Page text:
We have also seen, in the case of the Punan/Penan of Sarawak, a case to which Tsing refers, how the media and other external observers including politicians, government agents, and NGO activists (and even anthropologists) choose to represent and ‘construct’ these ‘out-of-the way’ peoples in the context of commercial logging and the undermining of a nomadic way of life (see for example Bending ; and for a review King ; and Brosius, 2007; and Thambiah on the Bhuket/Ukit, 1995). A major recent study which focuses on the ‘images’ and identities of the Punan Malinau in East Kalimantan is that by Lars Kaskija (2012); Kaskija, building on the work of Sellato (1994), Thambiah (1995) and others, develops notions of Punan identity in their engagement with more powerful neighbours on the bases of a foraging ethos, openness, sociality, flexibility and opportunism, immediate return and sharing, variability and diversity, and ‘code-switching’. Kaskija’s findings and his characterisation of the Punan as ‘stuck at the bottom’ and as adopting strategies to engage with dominant others reminds me very much of Tsing’s observations on the Meratus. But in the case of the Punan Malinau there is interaction with and response to several dominant others and not just one as in Meratus-Banjar relations.
Another very important development in the Tsing theme is Robert Winzeler’s edited book (1997a) which examines the encounters between the post-colonial state and minority groups and the range of local responses to external pressures, which ‘have often involved a mixture of dependency and acceptance, on the one hand, and of hostility and resistance, on the other’ (1997b: 2; Zawawi, 2000). Winzeler’s book is something of a bold departure in Borneo Studies in that it embraces the Malaysian Peninsula, and Malaysian and Indonesian Borneo. What he also draws our attention to is the increasingly interventionist policies of the post-colonial state in comparison with the colonial experience in that
[t]he national policies and projects carried out by postcolonial governments in regard to the indigenous peoples involve efforts at social and cultural transformation……[they] generally seek to promote a common national culture, religion, and language and to eradicate what are regarded as backward or savage beliefs, customs, lifestyles, and modes of adaptation (1997b: 1-2).
Winzeler identifies the indigenous responses to these interventions in predictable fashion: ‘dependency and acceptance’, hostility and resistance’, ‘peaceful protest’, ‘accepted forums’, ‘passive noncooperation’, ‘sabotage’, and ‘open rebellion’; again all very James Scott (ibid:2-3). The consequences for identity are clear; in situations of pressure, tension and conflict minorities have a different attitude to their ‘cultural patterns and traditions’ in that what was previously ‘implicit’ have become ‘objectified or externalized’ (ibid: 3). Winzeler explores some of these issues in relation to the Bidayuh, and in noting their much more intense relations with those in power because of their proximity to Kuching (the Brunei Malays, the Brooke Raj, the British colonial regime and the representatives of the post-colonial Malaysian federal authorities in Kuala Lumpur and their agents in Kuching) Winzeler remarks that the Bidayuh are ‘involved in the creative cultural process of maintaining, restoring, discovering, and, in some instances, creating traditions’ (1997c: 216). They have done so, among other agencies, through the Dayak Bidayuh National Association which has been concerned both to modernise the Bidayuh and to retain the core elements of Bidayuh identity and tradition which include the men’s house (ibid: 222-223). It is above all about identity, but as Winzeler notes it is part of an overall process of ‘cultural objectification’ in Malaysia following the need for the government to formulate a national cultural policy in order to promote national unity and identity (ibid: 225-226). In order to survive cultures (and in this regard identities) have to be formalised and promoted, and this is especially pressing for those populations under threat, particularly the Bidayuh, and their need to overcome the construction of the Bidayuh in the colonial and early anthropological literature as passive victims of modernisation and the aggression of others (ibid: 227).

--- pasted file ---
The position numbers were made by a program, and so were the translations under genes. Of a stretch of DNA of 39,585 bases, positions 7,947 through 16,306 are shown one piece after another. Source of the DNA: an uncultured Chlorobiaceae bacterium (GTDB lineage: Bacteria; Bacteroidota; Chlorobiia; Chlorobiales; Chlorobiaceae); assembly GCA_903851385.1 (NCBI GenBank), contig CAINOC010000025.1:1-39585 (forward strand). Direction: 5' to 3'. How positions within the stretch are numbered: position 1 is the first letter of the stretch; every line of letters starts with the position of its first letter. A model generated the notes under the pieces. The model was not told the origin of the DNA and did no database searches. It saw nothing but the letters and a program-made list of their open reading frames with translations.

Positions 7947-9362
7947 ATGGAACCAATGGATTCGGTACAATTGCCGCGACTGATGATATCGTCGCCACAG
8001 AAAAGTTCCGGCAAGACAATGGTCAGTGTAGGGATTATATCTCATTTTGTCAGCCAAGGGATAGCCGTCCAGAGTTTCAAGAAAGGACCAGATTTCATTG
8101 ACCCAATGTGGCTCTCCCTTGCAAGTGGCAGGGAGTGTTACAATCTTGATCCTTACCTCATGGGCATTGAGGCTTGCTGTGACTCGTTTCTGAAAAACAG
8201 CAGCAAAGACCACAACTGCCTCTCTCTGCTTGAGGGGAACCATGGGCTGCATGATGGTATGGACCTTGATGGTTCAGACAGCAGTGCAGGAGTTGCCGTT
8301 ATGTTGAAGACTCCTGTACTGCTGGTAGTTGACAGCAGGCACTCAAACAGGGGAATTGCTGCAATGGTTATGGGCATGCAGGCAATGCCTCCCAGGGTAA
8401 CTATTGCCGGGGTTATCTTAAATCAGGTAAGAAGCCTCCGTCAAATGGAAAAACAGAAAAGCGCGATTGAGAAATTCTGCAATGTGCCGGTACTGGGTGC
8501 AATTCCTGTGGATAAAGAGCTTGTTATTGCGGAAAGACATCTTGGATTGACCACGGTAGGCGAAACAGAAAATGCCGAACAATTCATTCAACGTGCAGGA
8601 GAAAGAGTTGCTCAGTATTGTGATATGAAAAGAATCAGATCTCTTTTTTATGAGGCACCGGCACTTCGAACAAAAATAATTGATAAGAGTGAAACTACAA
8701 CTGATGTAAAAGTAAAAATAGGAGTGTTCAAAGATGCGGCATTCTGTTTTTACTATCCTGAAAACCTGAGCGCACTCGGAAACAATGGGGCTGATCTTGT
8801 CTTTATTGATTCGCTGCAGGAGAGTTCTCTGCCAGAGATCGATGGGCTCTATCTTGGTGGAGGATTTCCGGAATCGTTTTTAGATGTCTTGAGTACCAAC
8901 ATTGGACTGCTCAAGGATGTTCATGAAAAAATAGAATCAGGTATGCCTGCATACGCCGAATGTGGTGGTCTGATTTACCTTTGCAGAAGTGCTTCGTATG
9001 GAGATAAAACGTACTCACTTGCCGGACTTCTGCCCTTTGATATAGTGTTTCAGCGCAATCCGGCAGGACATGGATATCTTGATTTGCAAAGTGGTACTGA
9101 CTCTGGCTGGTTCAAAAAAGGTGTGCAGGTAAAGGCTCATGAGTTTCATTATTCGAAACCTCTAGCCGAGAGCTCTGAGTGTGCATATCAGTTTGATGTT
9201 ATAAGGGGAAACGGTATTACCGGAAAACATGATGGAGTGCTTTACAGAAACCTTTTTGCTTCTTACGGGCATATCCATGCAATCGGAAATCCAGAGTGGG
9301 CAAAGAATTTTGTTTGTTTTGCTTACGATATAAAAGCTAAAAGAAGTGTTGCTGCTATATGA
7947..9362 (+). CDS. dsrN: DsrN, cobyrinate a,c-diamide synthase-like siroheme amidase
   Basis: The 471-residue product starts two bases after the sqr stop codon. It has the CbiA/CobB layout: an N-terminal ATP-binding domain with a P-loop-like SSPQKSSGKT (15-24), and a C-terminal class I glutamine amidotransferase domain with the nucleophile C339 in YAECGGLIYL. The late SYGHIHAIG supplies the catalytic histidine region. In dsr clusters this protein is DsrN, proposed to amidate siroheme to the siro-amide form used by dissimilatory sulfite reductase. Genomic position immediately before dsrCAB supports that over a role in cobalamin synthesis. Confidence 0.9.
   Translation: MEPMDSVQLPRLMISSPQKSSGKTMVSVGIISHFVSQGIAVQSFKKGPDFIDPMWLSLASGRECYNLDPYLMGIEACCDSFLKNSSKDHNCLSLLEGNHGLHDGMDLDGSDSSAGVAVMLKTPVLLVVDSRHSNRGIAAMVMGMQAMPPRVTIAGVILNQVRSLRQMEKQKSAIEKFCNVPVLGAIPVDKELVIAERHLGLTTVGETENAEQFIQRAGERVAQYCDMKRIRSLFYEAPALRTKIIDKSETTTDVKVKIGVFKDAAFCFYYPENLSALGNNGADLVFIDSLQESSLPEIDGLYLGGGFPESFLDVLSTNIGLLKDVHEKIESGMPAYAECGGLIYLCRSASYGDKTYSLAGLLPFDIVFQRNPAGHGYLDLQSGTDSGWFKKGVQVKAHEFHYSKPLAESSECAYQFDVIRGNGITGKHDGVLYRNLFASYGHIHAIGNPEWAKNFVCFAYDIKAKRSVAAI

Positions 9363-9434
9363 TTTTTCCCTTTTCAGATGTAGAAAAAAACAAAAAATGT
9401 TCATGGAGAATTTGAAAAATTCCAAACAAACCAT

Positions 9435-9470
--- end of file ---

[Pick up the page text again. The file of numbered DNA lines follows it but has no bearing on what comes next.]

(2) Religious Conversion and Identities
Religious conversion is another significant consideration in the maintenance and transformation of identities. We are fortunate in having major studies of ‘traditional’ religions, including, among many others, Stephen Morris’ posthumous study of Melanau religion in The Oya Melanau (1997), Jéröme Rousseau’s Kayan Religion: Ritual Life and Religious Reform in Central Borneo (1998), Peter Metcalf’s A Borneo Journey into Death (1982), Eva Maria Kershaw’s A Study of Brunei Dusun Religion: Ethnic Priesthood on a Frontier of Islam (2000), Sian Eira Jay on Shamans, Priests and the Cosmology of the Ngaju Dayak of Central Kalimantan (1991) and Ann L. Appleton’s Acts of Integration, Expressions of Faith: Madness, Death and Ritual in Melanau Ontology (2006). All of these important and detailed studies also announce and demonstrate cultural identities.